October 6, 2017, Georgios B. Giannakis, University of Minnesota

Friday, October 6, 2017 at 3:00 PM to 4:00 PM
8 St. Mary’s Street, PHO 211
Refreshments at 2:45pm



Georgios B. Giannakis
University of Minnesota

Learning Nonlinear and Dynamic Network Connectivity and Processes on Graphs

Learning the topology of graphs as well as processes evolving over graphs are tasks emerging in application domains as diverse as gene-regulatory, brain, power, and social networks, to name a few. Scalable approaches to deal with such high-dimensional settings aim to address the unique modeling and computational challenges associated with data-driven science in the modern era of big data analytics. Albeit simple and tractable, linear time-invariant models are limited as they are incapable of modeling changing topologies, as well as nonlinear and dynamic dependencies between nodal processes. To this end, novel approaches are presented to leverage nonlinear counterparts of partial correlation and partial Granger causality, as well as nonlinear structural equations and vector auto-regressions, along with attributes such as low rank, sparsity, and smoothness to capture even directional dependencies with abrupt change points, as well as dynamic processes over possibly time-evolving topologies. The unifying framework inherits the versatility and generality of kernel-based methods, and lends itself to batch and computationally affordable online learning algorithms, which include novel Kalman filters and smoothers over graphs. Real data experiments highlight the impact of the nonlinear and dynamic models on gene-regulatory and functional connectivity of brain networks, where connectivity patterns revealed exhibit discernible differences relative to existing approaches.

Georgios B. Giannakis (Fellow’97) received his Diploma in Electrical Engr. from the Ntl. Tech. Univ. of Athens, Greece, 1981. From 1982 to 1986 he was with the Univ. of Southern California (USC), where he received his MSc. in Electrical Engineering, 1983, MSc. in Mathematics, 1986, and Ph.D. in Electrical Engr., 1986. He was with the University of Virginia from 1987 to 1998, and since 1999 he has been a professor with the Univ. of Minnesota, where he holds a Chair in Wireless Telecommunications, a University of Minnesota McKnight Presidential Chair in ECE, and serves as director of the Digital Technology Center. His general interests span the areas of communications, networking and statistical signal processing – subjects on which he has published more than 400 journal papers, 700 conference papers, 25 book chapters, two edited books and two research monographs (h-index 127). Current research focuses on big data analytics, wireless cognitive radios, network science with applications to social, brain, and power networks with renewables. He is the (co-) inventor of 30 patents issued, and the (co-) recipient of 8 best paper awards from the IEEE Signal Processing (SP) and Communications Societies, including the G. Marconi Prize Paper Award in Wireless Communications. He also received Technical Achievement Awards from the SP Society (2000), from EURASIP (2005), a Young Faculty Teaching Award, the G. W. Taylor Award for Distinguished Research from the University of Minnesota, and the inaugural IEEE Fourier Technical Field Award (2015). He is a Fellow of EURASIP, and has served the IEEE in a number of posts including that of a Distinguished Lecturer for the IEEE-SP Society.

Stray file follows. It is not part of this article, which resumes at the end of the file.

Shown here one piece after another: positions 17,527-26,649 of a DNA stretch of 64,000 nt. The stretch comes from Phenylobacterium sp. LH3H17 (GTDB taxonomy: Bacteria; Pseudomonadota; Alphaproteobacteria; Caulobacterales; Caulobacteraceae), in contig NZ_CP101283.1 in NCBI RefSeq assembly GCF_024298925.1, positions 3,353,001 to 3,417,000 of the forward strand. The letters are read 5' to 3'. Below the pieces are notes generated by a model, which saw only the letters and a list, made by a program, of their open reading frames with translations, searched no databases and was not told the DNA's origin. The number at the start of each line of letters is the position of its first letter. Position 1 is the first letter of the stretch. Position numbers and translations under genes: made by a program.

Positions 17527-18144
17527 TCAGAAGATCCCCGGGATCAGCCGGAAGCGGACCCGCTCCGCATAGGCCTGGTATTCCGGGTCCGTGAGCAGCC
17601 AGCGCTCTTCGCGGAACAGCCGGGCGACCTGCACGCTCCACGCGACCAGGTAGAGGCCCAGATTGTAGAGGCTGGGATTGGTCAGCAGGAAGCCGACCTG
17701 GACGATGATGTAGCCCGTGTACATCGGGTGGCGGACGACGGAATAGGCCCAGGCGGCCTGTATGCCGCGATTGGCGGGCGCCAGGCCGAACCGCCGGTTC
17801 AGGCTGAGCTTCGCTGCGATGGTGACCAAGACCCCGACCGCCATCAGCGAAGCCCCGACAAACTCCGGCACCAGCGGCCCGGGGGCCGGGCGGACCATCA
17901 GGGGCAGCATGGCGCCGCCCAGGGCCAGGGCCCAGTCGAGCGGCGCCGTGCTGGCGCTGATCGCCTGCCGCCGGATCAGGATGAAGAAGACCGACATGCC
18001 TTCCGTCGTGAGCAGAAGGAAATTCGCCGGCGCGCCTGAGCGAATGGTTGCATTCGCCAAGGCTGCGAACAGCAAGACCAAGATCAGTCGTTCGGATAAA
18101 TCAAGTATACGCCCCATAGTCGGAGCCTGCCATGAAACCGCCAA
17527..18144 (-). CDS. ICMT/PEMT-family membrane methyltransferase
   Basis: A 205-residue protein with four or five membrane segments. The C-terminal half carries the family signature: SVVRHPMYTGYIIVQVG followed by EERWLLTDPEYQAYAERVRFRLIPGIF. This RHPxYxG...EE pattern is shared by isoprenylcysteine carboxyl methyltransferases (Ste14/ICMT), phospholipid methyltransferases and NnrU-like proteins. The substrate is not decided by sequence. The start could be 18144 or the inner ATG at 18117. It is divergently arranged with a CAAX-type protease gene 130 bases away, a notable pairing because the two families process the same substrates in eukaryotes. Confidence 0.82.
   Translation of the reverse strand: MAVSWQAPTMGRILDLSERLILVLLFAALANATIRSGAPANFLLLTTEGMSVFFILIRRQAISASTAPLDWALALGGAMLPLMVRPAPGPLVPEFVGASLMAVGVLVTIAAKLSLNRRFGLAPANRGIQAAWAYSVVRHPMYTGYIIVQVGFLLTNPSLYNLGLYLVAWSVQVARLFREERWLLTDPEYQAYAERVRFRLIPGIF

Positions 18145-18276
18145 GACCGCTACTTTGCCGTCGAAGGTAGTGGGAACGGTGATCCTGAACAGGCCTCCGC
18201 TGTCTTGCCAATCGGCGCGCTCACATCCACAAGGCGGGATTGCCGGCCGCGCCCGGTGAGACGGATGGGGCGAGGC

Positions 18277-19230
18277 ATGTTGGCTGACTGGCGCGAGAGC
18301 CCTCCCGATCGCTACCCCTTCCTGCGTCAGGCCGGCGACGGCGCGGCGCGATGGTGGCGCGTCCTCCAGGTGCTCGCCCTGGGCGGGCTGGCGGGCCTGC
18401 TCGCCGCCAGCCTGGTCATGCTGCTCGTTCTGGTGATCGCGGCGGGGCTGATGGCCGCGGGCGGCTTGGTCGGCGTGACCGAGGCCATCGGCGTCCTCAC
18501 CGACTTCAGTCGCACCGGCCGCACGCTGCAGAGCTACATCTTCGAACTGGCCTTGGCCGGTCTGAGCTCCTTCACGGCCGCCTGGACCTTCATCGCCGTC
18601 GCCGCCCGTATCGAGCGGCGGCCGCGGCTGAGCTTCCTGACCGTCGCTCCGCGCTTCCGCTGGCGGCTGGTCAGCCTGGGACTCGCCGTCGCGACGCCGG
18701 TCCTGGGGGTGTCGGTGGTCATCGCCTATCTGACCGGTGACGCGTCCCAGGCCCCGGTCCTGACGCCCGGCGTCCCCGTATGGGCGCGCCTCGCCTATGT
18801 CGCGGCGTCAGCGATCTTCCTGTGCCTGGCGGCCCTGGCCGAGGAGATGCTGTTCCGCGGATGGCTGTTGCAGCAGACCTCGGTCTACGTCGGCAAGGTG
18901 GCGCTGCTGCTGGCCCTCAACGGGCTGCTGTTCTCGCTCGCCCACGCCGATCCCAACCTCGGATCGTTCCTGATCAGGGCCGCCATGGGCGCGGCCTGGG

Faculty Host: Yannis Paschalidis
Student Host: Tingting Xu